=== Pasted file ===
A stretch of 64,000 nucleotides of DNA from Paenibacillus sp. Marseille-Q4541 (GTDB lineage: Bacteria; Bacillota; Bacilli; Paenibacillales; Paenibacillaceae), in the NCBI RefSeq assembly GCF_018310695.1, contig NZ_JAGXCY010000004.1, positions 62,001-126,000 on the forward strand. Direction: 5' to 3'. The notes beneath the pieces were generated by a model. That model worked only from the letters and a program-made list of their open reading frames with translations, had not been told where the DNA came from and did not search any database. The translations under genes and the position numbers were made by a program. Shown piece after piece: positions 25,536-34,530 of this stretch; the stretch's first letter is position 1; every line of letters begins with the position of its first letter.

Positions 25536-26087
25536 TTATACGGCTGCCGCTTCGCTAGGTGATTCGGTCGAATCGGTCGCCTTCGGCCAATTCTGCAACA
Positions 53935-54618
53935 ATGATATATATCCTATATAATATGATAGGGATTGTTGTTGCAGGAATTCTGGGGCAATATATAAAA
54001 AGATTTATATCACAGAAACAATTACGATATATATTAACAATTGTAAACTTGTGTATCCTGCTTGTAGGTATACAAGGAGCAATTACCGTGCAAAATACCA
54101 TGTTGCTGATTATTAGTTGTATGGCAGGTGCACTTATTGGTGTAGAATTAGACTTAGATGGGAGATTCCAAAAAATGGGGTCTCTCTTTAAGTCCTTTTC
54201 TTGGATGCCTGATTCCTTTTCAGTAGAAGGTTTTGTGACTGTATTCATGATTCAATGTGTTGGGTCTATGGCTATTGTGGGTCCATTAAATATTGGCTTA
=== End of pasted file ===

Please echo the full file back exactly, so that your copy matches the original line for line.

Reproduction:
A stretch of 64,000 nucleotides of DNA from Paenibacillus sp. Marseille-Q4541 (GTDB lineage: Bacteria; Bacillota; Bacilli; Paenibacillales; Paenibacillaceae), in the NCBI RefSeq assembly GCF_018310695.1, contig NZ_JAGXCY010000004.1, positions 62,001-126,000 on the forward strand. Direction: 5' to 3'. The notes beneath the pieces were generated by a model. That model worked only from the letters and a program-made list of their open reading frames with translations, had not been told where the DNA came from and did not search any database. The translations under genes and the position numbers were made by a program. Shown piece after piece: positions 25,536-34,530 of this stretch; the stretch's first letter is position 1; every line of letters begins with the position of its first letter.

Positions 25536-26087
25536 TTATACGGCTGCCGCTTCGCTAGGTGATTCGGTCGAATCGGTCGCCTTCGGCCAATTCTGCAACA
Positions 53935-54618
53935 ATGATATATATCCTATATAATATGATAGGGATTGTTGTTGCAGGAATTCTGGGGCAATATATAAAA
54001 AGATTTATATCACAGAAACAATTACGATATATATTAACAATTGTAAACTTGTGTATCCTGCTTGTAGGTATACAAGGAGCAATTACCGTGCAAAATACCA
54101 TGTTGCTGATTATTAGTTGTATGGCAGGTGCACTTATTGGTGTAGAATTAGACTTAGATGGGAGATTCCAAAAAATGGGGTCTCTCTTTAAGTCCTTTTC
54201 TTGGATGCCTGATTCCTTTTCAGTAGAAGGTTTTGTGACTGTATTCATGATTCAATGTGTTGGGTCTATGGCTATTGTGGGTCCATTAAATATTGGCTTA